Members' Online Book: Anchoring Made Easy—Technique, Chapter 4 of 11

15 Steps To Getting Securely Anchored

The payoff for good anchoring technique. "Morgan's Cloud" in the midnight sun, Arctic Norway.

When thinking about anchoring, it's easy (and kinda fun too) to just focus on gear, but good technique can contribute at least as much to getting securely anchored.

Phyllis and I were sharply reminded of this a couple of seasons ago when we experienced several setting failures that were most assuredly caused by problems "above the boot", as skiing instructors are wont to say.

So what contributed to a guy with a half-century of anchoring experience getting lax? Simple, much better anchors. Back in the day of the CQR and other old-style anchors, if our technique was not perfect, the chances of a secure set went to near zero, at least in some substrate types, which definitely kept us on our toes.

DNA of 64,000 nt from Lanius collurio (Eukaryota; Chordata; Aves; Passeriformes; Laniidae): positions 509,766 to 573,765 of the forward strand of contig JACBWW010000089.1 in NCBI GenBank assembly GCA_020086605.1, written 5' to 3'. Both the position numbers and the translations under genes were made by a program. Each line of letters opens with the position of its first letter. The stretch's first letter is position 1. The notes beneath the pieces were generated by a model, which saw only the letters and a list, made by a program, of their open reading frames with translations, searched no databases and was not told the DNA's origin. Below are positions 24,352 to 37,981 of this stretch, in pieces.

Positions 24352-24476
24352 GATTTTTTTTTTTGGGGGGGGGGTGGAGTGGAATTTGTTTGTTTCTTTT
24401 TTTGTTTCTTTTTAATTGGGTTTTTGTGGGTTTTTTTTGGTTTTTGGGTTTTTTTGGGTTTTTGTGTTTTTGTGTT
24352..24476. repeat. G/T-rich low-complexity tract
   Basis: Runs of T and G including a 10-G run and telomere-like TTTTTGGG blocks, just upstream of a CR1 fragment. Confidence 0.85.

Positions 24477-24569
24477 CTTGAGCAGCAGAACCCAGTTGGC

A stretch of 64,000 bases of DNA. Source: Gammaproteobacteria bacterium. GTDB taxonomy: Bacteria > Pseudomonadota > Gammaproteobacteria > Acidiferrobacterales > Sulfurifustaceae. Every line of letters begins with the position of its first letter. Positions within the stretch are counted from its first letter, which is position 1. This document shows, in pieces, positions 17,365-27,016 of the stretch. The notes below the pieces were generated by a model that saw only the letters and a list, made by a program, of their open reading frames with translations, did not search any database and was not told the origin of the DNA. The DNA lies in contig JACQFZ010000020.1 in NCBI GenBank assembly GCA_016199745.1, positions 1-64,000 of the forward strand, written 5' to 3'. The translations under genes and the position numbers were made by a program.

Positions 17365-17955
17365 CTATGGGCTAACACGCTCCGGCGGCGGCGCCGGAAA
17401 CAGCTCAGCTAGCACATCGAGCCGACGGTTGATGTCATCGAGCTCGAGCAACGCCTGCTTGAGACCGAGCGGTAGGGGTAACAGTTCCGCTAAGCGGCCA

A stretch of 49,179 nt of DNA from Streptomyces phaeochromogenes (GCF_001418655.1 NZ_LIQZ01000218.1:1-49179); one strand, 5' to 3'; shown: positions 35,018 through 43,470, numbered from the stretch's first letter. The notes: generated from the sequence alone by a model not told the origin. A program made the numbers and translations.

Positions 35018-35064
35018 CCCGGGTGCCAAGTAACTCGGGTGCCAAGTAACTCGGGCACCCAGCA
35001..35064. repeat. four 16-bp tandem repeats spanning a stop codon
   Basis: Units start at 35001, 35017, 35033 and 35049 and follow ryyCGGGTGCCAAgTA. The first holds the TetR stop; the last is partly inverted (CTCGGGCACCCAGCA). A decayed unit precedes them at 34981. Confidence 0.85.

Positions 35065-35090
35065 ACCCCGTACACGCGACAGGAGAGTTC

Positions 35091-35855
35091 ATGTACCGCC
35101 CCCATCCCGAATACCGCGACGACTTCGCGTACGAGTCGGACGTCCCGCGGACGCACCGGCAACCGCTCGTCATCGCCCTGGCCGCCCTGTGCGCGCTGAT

But technique is still vital with new-style anchors—even just half-a-dozen anchor setting failures a year are too many.

So here is a step-by-step reminder chapter for us all, that will be particularly useful as a primer for those new to anchoring.

One more thing, this is part of an entire Online Book on anchoring technique, so in this chapter I'm assuming that we have already selected a spot to drop the anchor (covered in the previous chapter).

Let's get a solid set first time:

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Meet the Author

John

John was born and brought up in Bermuda and started sailing as a child, racing locally and offshore before turning to cruising. He has sailed over 100,000 miles, most of it on his McCurdy & Rhodes 56, Morgan's Cloud, including eight ocean races to Bermuda, culminating in winning his class twice in the Newport Bermuda Race. He has skippered a series of voyages in the North Atlantic, the majority of which have been to the high latitudes. John has been helping others go voyaging by sharing his experience for twenty years, first in yachting magazines and, for the last 12 years, as co-editor/publisher of AAC.

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